The earnings and wealth gaps between whites and minorities are enormous. How do these disparities translate to retirement preparedness?
A new report from the Center for Retirement Research at Boston College looks at trends in retirement security by race and ethnicity.
Before looking at retirement preparedness, the report first looks at the levels of wealth and earnings for white, black and Hispanic households.
In 2007, the median net wealth for whites was $183,100 compared to $39,000 for blacks and $59,300 for Hispanics. This gap increased further by 2016 with the median net wealth for whites at $132,100 compared with $18,300 for blacks and $24,400 for Hispanics.
According to the report, white households now hold roughly six times as much wealth and earn almost twice as much as minority households.
The report then assesses the retirement preparedness of today’s working-age households by using the National Retirement Risk Index (NRRI).
Retirement preparedness is typically defined as the risk of not being able to maintain a household’s pre-retirement standard of living — a risk the NRRI is designed to capture, according to the report.
The NRRI is calculated by comparing households’ projected replacement rates — retirement income as a percentage of pre-retirement income — with target replacement rates that would allow them to maintain their standard of living. These calculations are based on the Federal Reserve’s Survey of Consumer Finances, a triennial survey of a nationally representative sample of U.S. households.
Overall, according to the report’s analysis, retirement security has declined in the wake of the global financial crisis and ensuing recession. Despite an extended period of recovery, half of households ages 30 to 59 are at risk of inadequate retirement income compared with 44% in 2007.
The report then analyzes how the percentage at risk varies by race and ethnicity in 2016, and finds the gap here is smaller than the earnings and wealth disparities.
In 2016, according to the report, the share of whites at risk in retirement was 48% vs. 54% for blacks and 61% for Hispanics.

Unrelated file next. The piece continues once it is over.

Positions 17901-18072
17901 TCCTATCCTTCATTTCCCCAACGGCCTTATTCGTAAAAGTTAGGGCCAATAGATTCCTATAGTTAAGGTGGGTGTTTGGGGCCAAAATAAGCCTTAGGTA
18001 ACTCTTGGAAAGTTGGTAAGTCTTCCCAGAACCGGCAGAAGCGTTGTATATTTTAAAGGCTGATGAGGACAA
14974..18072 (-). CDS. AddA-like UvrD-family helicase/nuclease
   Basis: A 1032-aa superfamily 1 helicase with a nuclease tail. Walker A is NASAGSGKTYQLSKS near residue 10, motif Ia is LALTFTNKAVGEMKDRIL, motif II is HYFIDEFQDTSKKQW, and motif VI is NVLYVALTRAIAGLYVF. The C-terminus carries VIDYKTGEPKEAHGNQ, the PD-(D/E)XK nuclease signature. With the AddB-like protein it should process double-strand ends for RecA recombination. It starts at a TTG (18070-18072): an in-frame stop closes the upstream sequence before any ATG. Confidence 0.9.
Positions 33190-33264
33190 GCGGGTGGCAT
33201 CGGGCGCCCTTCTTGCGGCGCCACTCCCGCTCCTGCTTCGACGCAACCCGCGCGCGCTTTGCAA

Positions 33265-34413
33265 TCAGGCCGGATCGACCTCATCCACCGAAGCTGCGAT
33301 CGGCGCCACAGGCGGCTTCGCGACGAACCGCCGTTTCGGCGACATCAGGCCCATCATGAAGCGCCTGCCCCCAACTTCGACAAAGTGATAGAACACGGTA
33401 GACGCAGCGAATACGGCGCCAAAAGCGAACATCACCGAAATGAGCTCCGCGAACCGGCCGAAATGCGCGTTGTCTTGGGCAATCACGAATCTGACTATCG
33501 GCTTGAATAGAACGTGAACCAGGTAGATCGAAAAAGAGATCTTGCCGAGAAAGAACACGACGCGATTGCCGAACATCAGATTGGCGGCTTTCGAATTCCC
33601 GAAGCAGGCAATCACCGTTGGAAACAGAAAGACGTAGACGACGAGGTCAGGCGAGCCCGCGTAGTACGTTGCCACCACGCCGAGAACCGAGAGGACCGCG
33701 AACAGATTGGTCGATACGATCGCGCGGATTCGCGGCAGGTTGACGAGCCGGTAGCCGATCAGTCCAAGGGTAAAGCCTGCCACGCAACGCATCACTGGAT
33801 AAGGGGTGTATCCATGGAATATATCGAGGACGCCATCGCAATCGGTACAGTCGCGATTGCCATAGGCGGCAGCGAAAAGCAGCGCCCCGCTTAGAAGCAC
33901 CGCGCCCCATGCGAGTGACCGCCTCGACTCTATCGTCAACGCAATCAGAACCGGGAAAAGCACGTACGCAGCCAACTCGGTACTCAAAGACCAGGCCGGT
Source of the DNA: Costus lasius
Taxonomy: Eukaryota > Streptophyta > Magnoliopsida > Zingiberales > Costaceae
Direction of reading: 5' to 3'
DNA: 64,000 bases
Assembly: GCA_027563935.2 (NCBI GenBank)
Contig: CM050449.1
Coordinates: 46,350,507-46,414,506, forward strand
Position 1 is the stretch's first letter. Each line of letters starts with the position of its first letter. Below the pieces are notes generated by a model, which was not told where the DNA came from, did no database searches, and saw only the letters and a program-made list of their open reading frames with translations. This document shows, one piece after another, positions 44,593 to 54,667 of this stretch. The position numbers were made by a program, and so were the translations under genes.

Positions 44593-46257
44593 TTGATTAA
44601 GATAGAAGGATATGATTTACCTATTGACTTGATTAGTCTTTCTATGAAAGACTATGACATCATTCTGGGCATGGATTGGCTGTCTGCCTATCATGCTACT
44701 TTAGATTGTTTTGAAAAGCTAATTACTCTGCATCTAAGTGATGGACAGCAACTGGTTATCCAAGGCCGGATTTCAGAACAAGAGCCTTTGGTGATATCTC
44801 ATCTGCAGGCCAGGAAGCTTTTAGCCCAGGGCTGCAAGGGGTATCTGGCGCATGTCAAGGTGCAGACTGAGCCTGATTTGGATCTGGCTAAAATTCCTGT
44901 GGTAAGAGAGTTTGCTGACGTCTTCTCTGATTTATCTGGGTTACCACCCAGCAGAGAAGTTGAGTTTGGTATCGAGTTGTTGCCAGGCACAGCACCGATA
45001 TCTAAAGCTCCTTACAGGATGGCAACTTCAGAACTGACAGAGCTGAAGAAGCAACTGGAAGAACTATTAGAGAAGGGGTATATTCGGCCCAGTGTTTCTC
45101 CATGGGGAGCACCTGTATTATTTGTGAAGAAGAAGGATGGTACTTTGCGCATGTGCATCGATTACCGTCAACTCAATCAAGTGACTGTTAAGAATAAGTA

According to the report, the retirement gap is smaller simply because minorities have a lower pre-retirement standard of living to maintain.
“While considerable inequality exists in retirement preparedness, it is significantly less than exists in the distribution of wealth and earnings before retirement,” the report states. “The reason, though, is that minorities have a lower standard of living to maintain than whites.”
The report finds, though, that the pattern over time is “somewhat surprising” — with the retirement preparedness situation of blacks holding relatively steady and that of Hispanics deteriorating sharply.
From 2007 to 2016, retirement risk for all three groups increased, but the gap between whites and blacks narrowed while Hispanics fell further behind, according to the report. In 2007, the share of blacks at risk was 52% and 51% for Hispanics; comparatively, the share of whites at risk in retirement was 42%.
The data suggest that the deterioration for Hispanics reflects their buying housing in the wrong places at the wrong time.
While the decline in house values was about the same for blacks and whites, Hispanic households saw their median value drop by 41% between 2007 and 2016.
According to the report, the reason for the serious hit to Hispanics’ home equity is that the housing downturn had a distinct geographic pattern, with Nevada, Florida, Arizona and California experiencing the sharpest declines.
Overall, about 40% of all Hispanic households in the country resided in the hardest-hit states, compared with only 20% of white and black households.
The decline in housing values was only part of the damage done by the bursting of the housing bubble; the other dimension is homeownership. Homeownership rates in 2016 were lower across the board than in 2007 The declines, however, have been particularly large for black and Hispanic households; less than half of which now own homes.
Meanwhile, the steadiness in retirement preparedness for blacks is a function of falling earnings at the bottom of the income distribution and Social Security’s progressive benefit formula.
“Maintaining a low level of income with little wealth may not be that much more difficult than maintaining a high level of income with lots of wealth,” the report states.
A key reason is that Social Security boosts the replacement rates for low earners, which helps explain why the gap in the NRRI between blacks and whites has narrowed since the financial crisis and recession, according to the report.
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